Another visa tip. You know, people that are coming in for the visa particularly shouldn't be kind of like a passive interviewee. You shouldn't, if a consular asks you, what do you do for business or what do you do for work, you shouldn't say entrepreneur or business. You need to provide the story exactly, what your role is, because business can be made of different things. You could be the person selling samsas or you could be running a Chevrolet plant. There's a wide range in there and we're interested in knowing what exactly that means.

Navbahor Imamova, VOA: Does the fact that somebody is unemployed affect the decision?

Robert Romanowski, Consular Chief: It depends again on the visa category. If you're traveling as a tourist, you're unemployed and say, you're middle aged, then I think it would spur: How can you afford this? So that would raise some questions. Maybe you're unemployed and you're independently wealthy and you travel all over the world. So that would be a different scenario, but most people aren't like that.

Navbahor Imamova, VOA: Young people are often unemployed, they are students or self-employed, increasingly, in this country.

Robert Romanowski, Consular Chief: That's true.

U.S. Consular Chief Robert Romanowsk talks with VOA's Navbahor Imamova, Tashkent, Uzbekistan, March 25, 2022
U.S. Consular Chief Robert Romanowsk talks with VOA's Navbahor Imamova, Tashkent, Uzbekistan, March 25, 2022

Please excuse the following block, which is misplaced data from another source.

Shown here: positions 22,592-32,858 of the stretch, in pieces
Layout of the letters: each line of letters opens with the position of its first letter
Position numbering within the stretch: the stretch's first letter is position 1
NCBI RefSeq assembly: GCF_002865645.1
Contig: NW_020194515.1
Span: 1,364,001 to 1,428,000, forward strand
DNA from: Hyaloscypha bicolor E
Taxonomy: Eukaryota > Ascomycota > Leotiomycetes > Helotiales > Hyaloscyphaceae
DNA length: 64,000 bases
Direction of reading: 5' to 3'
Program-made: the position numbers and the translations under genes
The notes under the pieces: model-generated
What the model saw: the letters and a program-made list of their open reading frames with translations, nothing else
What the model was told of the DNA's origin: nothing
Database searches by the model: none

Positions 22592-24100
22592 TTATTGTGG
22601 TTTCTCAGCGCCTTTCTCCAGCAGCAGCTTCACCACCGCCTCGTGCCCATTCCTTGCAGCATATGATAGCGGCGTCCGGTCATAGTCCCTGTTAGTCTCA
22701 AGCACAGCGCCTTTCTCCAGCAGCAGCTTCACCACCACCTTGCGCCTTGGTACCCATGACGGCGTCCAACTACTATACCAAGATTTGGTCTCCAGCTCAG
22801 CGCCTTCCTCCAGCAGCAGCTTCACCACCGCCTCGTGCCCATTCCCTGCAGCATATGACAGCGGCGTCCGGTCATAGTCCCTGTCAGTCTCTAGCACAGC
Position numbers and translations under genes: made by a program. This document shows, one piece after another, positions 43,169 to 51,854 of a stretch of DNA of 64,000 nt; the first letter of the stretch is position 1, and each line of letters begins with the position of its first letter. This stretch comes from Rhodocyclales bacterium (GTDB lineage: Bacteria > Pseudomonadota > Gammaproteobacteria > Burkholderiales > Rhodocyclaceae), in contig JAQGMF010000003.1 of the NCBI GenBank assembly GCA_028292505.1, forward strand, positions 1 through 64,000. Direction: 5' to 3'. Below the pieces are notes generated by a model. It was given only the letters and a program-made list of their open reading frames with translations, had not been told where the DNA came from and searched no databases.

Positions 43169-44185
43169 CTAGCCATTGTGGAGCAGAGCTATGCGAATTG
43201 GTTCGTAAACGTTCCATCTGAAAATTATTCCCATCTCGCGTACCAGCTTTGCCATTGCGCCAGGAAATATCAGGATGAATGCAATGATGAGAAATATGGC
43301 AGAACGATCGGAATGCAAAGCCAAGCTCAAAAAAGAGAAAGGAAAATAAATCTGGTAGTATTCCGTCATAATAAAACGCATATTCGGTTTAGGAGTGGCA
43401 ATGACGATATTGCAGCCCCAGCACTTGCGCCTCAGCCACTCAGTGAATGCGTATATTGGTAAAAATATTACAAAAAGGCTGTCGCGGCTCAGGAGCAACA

Navbahor Imamova, VOA: Some fear that because I don't officially work somewhere… I'm just establishing my business or I'm starting a project and I can't provide that official paperwork, verification. So even there, is it all individually based?

Robert Romanowski, Consular Chief: That's a good point about documents, maybe something worth just briefly mentioning that we don't need lots of documents. There are some visa categories that require… If you're a student, you need to have this form called the I-20. It shows what school you got into and some details about it. But, you know, these applicants do not need to gather letters or reference or bring their bank statements or find their land deeds or property information.

Navbahor Imamova, VOA: They don't? You don't need them to be assured that they are returning.

Robert Romanowski, Consular Chief: We won't ask for them. Almost in all circumstances we are not going to be asking for bank statements or property documents or anything of that nature. So, it's not worth gathering unless they were asked for them. But I will be honest here, we're not going to be asking for that document in most cases if you're just going to be a tourist. I will say, like, if you're going for expensive medical treatment in the United States, then we would want to see something from like a hospital or a clinic that says, this person is going to undergo this treatment. It'll take this long. It's going to cost approximately that much. And then we'll asking how you afford this.

Navbahor Imamova, VOA: So, bring what's asked and be honest.

Robert Romanowski, Consular Chief: Yes, bring what it is asked and be honest. Can't go wrong there.

Navbahor Imamova, VOA: Honesty, honesty, honesty. Well, thank you so much for this extensive conversation.

Robert Romanowski, Consular Chief: It's been a pleasure.

Navbahor Imamova, VOA: Yes… I'm sure we'll be getting more questions. It's great that time to time, you do Facebook sessions.